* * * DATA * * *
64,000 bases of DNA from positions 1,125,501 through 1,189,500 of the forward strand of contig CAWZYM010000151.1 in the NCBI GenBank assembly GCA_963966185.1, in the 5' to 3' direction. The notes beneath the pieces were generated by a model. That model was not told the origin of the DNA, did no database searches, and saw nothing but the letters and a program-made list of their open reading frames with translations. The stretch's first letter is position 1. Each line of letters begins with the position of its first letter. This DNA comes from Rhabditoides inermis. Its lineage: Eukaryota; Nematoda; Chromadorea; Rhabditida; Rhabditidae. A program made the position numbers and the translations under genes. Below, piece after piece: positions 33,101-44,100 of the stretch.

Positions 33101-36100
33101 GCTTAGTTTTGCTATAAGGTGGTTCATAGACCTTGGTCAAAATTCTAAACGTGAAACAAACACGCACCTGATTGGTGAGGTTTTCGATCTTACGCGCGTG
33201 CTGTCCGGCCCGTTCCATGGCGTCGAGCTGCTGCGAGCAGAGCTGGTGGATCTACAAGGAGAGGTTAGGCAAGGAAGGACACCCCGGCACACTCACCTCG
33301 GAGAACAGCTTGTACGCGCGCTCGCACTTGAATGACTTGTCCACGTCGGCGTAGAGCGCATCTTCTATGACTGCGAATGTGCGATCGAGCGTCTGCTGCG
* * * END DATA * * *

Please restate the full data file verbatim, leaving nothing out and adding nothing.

64,000 bases of DNA from positions 1,125,501 through 1,189,500 of the forward strand of contig CAWZYM010000151.1 in the NCBI GenBank assembly GCA_963966185.1, in the 5' to 3' direction. The notes beneath the pieces were generated by a model. That model was not told the origin of the DNA, did no database searches, and saw nothing but the letters and a program-made list of their open reading frames with translations. The stretch's first letter is position 1. Each line of letters begins with the position of its first letter. This DNA comes from Rhabditoides inermis. Its lineage: Eukaryota; Nematoda; Chromadorea; Rhabditida; Rhabditidae. A program made the position numbers and the translations under genes. Below, piece after piece: positions 33,101-44,100 of the stretch.

Positions 33101-36100
33101 GCTTAGTTTTGCTATAAGGTGGTTCATAGACCTTGGTCAAAATTCTAAACGTGAAACAAACACGCACCTGATTGGTGAGGTTTTCGATCTTACGCGCGTG
33201 CTGTCCGGCCCGTTCCATGGCGTCGAGCTGCTGCGAGCAGAGCTGGTGGATCTACAAGGAGAGGTTAGGCAAGGAAGGACACCCCGGCACACTCACCTCG
33301 GAGAACAGCTTGTACGCGCGCTCGCACTTGAATGACTTGTCCACGTCGGCGTAGAGCGCATCTTCTATGACTGCGAATGTGCGATCGAGCGTCTGCTGCG